Ray Rice speaks on his elevator video: ‘I can understand why some people will never forgive me’

Free agent running back Ray Rice sat down with ESPN’s Jemele Hill to talk about his life since the infamous elevator video that saw him knock his then-fiancée Janay out cold in an Atlantic City casino elevator.

Here is a small excerpt from Rice’s interview:

“I’m a rehabilitated man … Over time, I want to be able to rewrite the script to tell my daughter, ‘Daddy made the worst decision of his life but this is what I did going forward.’ And to the survivors of domestic violence, I understand how real it is and I don’t want to ever take that for granted because it’s a real issue in our society. My video put the light out there. If you have never seen what domestic violence looks like and you look at my video — I can understand why some people will never forgive me.”

After the 2014 incident, Rice was cut by the Baltimore Ravens. He has received no viable interest from any clubs and remains a free agent. He has since moved from Baltimore to Connecticut and has received support from advocates including former Tampa Bay Buccaneers coach Greg Schiano, who is helping Rice by contacting NFL teams in an attempt to get the running back a job.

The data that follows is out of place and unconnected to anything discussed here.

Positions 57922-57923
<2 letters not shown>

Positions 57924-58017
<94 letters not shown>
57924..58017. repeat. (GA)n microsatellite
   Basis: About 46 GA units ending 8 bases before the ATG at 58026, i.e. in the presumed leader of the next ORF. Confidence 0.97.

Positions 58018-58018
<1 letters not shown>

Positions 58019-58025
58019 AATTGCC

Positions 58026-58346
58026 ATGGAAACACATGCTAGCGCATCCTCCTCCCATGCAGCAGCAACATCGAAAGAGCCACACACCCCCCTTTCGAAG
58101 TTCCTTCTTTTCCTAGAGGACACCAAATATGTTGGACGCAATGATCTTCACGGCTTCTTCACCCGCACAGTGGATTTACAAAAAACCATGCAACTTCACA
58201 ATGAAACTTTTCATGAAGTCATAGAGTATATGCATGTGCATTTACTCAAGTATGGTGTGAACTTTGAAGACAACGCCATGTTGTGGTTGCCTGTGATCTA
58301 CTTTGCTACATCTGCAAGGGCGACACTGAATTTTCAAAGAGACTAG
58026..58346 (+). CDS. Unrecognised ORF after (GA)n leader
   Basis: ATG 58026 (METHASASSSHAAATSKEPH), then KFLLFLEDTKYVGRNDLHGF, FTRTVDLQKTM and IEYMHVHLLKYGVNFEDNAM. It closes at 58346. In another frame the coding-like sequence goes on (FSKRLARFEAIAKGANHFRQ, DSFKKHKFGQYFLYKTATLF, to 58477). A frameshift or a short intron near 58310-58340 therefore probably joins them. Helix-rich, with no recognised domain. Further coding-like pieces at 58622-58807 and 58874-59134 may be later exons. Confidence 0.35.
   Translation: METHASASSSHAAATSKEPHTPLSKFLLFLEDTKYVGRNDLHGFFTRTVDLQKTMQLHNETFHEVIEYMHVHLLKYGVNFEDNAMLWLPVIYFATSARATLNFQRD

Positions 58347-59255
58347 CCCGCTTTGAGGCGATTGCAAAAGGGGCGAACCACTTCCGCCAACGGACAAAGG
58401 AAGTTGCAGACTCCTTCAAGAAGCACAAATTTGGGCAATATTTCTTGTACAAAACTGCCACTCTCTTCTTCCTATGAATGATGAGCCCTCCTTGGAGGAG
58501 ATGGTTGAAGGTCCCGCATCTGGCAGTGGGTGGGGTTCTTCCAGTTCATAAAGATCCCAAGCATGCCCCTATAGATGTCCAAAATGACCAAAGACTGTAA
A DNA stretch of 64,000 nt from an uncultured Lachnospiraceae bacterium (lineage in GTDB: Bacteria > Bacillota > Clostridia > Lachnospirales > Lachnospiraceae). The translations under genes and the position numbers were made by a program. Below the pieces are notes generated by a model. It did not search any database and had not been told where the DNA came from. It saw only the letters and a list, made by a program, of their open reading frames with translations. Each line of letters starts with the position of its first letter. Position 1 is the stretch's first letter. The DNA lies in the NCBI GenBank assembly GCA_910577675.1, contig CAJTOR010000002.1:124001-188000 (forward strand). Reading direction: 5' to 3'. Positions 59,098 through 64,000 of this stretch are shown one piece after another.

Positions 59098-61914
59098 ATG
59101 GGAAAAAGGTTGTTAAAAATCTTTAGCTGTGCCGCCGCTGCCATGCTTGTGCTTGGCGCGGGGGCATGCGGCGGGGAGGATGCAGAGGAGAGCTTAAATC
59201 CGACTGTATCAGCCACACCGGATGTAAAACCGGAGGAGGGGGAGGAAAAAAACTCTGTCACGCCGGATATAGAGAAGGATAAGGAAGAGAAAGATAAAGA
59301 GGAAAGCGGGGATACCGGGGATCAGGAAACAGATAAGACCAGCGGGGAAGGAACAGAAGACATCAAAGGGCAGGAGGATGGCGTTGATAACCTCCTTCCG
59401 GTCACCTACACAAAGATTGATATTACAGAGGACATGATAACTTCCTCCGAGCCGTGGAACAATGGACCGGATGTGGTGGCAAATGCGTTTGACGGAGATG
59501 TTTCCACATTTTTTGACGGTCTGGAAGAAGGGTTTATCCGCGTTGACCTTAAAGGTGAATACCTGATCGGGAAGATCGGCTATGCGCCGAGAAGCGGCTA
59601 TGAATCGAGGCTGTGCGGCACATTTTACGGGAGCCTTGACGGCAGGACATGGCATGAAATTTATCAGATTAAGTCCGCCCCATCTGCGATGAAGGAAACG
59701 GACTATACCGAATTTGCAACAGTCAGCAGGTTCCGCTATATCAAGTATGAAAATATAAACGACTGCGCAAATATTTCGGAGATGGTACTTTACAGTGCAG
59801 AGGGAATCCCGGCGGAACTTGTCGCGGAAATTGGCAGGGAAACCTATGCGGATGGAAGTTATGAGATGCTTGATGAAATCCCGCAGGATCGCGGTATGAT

Rice also explained in the interview that a hip injury limited his production in the 2013 season where he only totaled 660 rushing yards and four touchdowns at a sluggish average of just 3.1 yards per attempt. The former Pro-Bowler also reported that he doesn’t think his current health status is stopping him from signing with a new NFL team.

Yet, he remains unemployed.

Rice’s current unemployment is likely due to the fact that no team wants to take on his baggage—not to mention the public backlash that would come with signing a player with a major domestic violence headline attached to his name.

We’ll see if Rice’s latest attempt to gain the attention of an NFL team is received or if it falls upon deaf ears. At this point, training camps are well underway, but there should be opportunities as injuries mount for running-back needy teams.

Photo: Andrew Weber-USA TODAY Sports